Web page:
Key Note Address by Commissioner for Trade and Industry Albert Muchanga delivered at the 2020 tralac Annual Conference
I greet each and every one of you.
I would like to begin by thanking tralac for the opportunity accorded to me to deliver the keynote address at your 2020 Annual Conference which you are holding under the theme: Trade Governance on Africa Amidst the COVID-19 Pandemic and other Global Challenges.
Your gracious gesture consolidates the evolving strategic partnership between our two institutions.
This space also gives me an opportunity to speak about the collective vision on the way forward for African integration as we confront the COVID-19 Pandemic. I sure other views will be expressed on this critical issue over the next two days.
This tralac Annual Conference is a first of its kind.
It is a virtual event.
This serves as a reminder of the difficult times we are living in.
COVID-19 has adversely affected the whole world, and has not spared Africa. The bad news is that the COVID-19 Pandemic is not yet over. For as long as there is no vaccine, it will remain a daily existential threat to each and every human being on this planet.
For policy makers, it will take time to analyze all its implications for individual Governments, as well as for the whole of Africa.
However, certain lessons can already be learned. We can also try to identify new challenges when it comes to the question of how Africa will to respond to future pandemics and disasters, including those that will be brought about by climate change and the displacement of people.
The first fact to be recognized is that we are all in the same boat. The size of the engine of the boat might differ, but we cannot finally conquer this enemy through our own devices and via national responses only. Not even the biggest and strongest economies are immune against the vulnerabilities brought about by the realities of an interdependent global economy. This virus does not recognize national jurisdiction nor border controls. In this state of affairs, we either swim together or sink together if the boat capsizes.
A second lesson can be learned from how governments all over the world initially responded, and how new policies have been designed to ensure more effective and joint answers.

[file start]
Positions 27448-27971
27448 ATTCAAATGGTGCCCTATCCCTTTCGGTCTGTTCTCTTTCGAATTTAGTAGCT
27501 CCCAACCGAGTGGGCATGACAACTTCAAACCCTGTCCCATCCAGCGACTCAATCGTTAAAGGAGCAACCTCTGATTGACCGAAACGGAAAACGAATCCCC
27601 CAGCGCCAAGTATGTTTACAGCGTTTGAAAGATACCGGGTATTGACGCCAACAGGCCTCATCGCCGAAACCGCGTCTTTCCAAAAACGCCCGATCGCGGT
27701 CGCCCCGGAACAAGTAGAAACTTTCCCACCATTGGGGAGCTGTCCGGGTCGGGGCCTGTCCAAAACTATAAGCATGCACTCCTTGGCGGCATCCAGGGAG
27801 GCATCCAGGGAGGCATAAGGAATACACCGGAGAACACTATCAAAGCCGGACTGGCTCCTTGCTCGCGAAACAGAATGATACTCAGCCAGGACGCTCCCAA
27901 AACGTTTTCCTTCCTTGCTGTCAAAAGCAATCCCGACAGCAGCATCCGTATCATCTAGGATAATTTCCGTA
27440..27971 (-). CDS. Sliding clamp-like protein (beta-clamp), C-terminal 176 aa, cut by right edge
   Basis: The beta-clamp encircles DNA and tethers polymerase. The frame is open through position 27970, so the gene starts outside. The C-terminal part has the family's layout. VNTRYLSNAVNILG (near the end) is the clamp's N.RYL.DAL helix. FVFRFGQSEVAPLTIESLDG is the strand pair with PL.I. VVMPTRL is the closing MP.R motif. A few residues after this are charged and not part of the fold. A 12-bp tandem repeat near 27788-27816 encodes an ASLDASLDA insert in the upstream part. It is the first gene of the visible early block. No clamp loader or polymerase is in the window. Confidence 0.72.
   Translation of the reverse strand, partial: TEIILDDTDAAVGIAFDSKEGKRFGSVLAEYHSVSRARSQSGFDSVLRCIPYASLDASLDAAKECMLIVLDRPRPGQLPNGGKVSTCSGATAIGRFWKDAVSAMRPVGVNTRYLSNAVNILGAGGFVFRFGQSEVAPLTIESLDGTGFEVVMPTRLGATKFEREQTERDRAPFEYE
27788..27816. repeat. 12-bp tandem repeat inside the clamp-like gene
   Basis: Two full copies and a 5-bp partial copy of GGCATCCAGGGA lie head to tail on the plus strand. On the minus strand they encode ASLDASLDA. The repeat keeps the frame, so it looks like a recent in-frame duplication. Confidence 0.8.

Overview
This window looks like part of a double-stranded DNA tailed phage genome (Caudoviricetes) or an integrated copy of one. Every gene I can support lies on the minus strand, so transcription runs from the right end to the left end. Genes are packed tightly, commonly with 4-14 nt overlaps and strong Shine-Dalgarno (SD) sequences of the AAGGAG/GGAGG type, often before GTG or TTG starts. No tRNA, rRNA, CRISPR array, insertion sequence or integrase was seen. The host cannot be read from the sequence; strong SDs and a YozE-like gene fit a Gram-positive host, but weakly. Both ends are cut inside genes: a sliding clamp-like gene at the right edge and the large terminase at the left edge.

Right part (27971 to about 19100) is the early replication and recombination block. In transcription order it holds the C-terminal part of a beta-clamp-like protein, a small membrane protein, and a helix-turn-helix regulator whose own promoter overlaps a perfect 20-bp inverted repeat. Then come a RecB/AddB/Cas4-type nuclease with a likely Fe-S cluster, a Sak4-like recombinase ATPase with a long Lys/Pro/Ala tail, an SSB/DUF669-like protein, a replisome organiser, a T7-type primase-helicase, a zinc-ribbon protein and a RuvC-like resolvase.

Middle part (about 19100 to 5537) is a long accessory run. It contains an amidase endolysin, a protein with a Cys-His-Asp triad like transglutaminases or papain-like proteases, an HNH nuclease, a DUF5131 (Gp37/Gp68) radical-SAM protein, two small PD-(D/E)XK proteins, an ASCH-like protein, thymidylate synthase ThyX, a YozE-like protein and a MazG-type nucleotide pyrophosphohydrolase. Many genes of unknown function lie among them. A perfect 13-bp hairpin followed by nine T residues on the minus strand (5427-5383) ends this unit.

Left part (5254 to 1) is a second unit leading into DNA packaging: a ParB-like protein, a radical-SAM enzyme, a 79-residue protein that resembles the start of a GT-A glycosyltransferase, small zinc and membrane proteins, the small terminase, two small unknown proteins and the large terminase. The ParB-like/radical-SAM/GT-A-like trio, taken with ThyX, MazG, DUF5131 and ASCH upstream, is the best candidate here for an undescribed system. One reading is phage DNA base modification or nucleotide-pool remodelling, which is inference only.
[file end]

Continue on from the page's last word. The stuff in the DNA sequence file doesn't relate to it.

In the beginning, practically all governments invoked national emergency powers, closed borders, announced lock-down measures and restricted trade in essential equipment and medicines.
A recent report by the World Trade Organization Secretariat shows how WTO members have used trade measures to expedite access to critical medical goods and services as part of their responses to the COVID-19 pandemic. Trade has hence played a critical role in improving access to essential medical goods and services since the start of the pandemic.
The shortages of medical personal protective equipment (PPEs) encountered around the world in the early phase of the pandemic have eased somewhat, as production and trade have expanded to meet the unparalleled spike in demand.
Initial data from the WTO Secretariat, for 41 countries indicates that trade in medical goods grew by 38.7 per cent in the first half of 2020, although sourcing of certain products remains a challenge for some developing countries.
In addition, the report describes a wide range of trade-related measures members have employed, from temporary reductions or deferrals of duties, taxes and charges on COVID-19 critical medical supplies to simplified customs procedures and border clearance measures.
The WTO report further looks at intellectual property-related measures that members have used to facilitate innovation in, and access to, COVID-19 related technologies, such as the use of compulsory or government-use licences, efforts to foster access to relevant patent databases, and steps to make it easier to exchange clinical trial data. In addition to the foregoing, the report examines how WTO members have acted to facilitate telemedicine and the international movement of health workers.
There are lessons for us too.
One of them is about national public health care. Another is that regional structures such as the secretariats of Regional Economic Communities can play vital roles in designing guidelines and procedures for joint responses and harmonized border control measures.
In times of continental disasters, we need not only the spirit of solidarity but also the practical demonstration of how regional integration arrangements must be used to facilitate joint responses.
Let me now to African Continental Integration.
As the first phase negotiations to conclude the African Continental Free Trade Area come toward conclusion, we will have to take note of the fact that the world and the African continent are increasingly inter-dependent. In addition, faster recovery of African economies will be facilitated by start of trading under the African Continental Free Trade Area.